This 1937 Talbot-Lago Just Became the Most Valuable French Car Ever Sold at Auction
It’s not the only record Gooding & Company achieved at last weekend’s Amelia Island sale
For a little over 40 years, Talbot-Lago made acclaimed, high-performance automobiles that continue to fascinate car enthusiasts. The marque has been defunct for over 60 years, but the Talbot-Lagos that remain regularly command high prices at auctions, including a 1939 Talbot-Lago T150-C-SS Coupe, which sold for over $4.8 million at auction in 2008.
That’s not a small number, but it pales in comparison to what a 1937 Talbot-Lago T150-C-SS Teardrop Coupe sold for as part of Gooding & Company’s latest Amelia Island Auction. It ended up selling for $13,425,000, which makes it not only the most valuable Talbot-Lago ever sold at auction, but the most valuable French car ever auctioned.
There are several reasons why the T150-C-SS sold for a such a significant amount. The coachwork is by Figoni et Falaschi, and it’s one of only a handful of teardrop designs to be made. Fewer still have survived to the present day.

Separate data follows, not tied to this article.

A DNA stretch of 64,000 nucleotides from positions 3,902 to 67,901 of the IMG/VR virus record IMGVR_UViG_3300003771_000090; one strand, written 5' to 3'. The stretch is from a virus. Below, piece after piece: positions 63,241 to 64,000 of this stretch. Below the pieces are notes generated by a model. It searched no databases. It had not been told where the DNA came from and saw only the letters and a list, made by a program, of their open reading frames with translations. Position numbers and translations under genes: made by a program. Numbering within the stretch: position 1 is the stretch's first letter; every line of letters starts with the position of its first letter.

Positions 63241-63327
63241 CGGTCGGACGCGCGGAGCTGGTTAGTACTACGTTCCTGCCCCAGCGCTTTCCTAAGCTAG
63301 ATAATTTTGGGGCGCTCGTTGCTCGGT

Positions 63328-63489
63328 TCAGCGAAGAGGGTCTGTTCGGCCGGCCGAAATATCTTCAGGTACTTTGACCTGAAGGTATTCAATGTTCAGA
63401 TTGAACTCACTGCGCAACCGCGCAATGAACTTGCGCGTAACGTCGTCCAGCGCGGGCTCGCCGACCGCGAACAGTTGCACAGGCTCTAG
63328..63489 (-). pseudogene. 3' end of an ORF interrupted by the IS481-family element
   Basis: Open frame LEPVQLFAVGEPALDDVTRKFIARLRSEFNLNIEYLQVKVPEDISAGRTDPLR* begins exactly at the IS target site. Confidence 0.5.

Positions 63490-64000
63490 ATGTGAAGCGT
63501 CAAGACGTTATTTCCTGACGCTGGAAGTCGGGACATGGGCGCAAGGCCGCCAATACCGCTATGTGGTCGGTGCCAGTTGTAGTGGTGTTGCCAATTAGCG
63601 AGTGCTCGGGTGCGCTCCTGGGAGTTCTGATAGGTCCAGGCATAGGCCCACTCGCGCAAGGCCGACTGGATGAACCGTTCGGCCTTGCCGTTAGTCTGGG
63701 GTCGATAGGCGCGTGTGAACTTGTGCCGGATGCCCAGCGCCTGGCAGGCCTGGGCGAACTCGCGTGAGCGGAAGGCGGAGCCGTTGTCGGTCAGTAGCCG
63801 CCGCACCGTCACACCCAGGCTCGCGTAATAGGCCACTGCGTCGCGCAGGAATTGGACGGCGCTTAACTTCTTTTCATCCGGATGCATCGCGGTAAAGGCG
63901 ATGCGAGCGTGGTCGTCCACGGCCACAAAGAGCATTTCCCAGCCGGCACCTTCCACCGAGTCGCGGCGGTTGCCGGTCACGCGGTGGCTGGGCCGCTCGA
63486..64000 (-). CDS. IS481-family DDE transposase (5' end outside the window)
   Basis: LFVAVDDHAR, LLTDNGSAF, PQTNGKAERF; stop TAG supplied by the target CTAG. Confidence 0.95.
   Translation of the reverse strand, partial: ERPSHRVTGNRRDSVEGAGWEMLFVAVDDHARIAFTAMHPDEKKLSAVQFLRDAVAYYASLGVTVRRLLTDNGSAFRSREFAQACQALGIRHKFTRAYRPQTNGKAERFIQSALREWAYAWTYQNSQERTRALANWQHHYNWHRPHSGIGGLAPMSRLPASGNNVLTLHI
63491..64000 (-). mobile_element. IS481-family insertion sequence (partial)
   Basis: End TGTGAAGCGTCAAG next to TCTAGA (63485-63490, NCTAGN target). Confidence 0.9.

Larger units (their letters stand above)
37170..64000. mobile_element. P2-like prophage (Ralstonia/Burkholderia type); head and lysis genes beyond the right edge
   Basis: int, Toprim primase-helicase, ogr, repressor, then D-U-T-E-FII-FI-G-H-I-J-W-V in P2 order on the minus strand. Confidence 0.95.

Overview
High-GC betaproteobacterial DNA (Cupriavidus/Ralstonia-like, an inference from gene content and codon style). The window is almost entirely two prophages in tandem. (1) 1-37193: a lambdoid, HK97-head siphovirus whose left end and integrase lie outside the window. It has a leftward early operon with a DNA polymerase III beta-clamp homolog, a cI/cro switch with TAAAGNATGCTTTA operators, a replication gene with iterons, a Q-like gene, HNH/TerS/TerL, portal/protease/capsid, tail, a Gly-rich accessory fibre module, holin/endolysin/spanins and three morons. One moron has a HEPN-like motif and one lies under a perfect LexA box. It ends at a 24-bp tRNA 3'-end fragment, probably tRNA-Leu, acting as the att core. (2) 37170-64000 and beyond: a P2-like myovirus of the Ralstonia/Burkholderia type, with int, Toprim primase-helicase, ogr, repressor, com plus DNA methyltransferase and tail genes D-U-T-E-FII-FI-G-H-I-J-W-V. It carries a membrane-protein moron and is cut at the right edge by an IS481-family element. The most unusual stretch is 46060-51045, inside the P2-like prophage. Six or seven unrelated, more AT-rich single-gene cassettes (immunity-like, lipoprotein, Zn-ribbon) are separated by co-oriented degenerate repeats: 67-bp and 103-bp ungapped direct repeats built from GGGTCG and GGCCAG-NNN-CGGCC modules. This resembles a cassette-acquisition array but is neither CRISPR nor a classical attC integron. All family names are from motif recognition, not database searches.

This wasn’t the only high-profile sale at Amelia Island, however. A 1991 Ferrari F40 sold for over $2.4 million, while a 1967 Toyota-Shelby 2000 GT found a buyer at over $2.6 million. Several Porsches also sold for over $2 million, as did a 1998 RUF Turbo R Limited — which set a record for its particular marque as well.
Of the 99 lots up for sale, 91 of them sold. All told, the total sales were $66,534,480 at Gooding & Company, with the average car selling for $731,148. It’s the auction house’s most profitable event held at Amelia Island.
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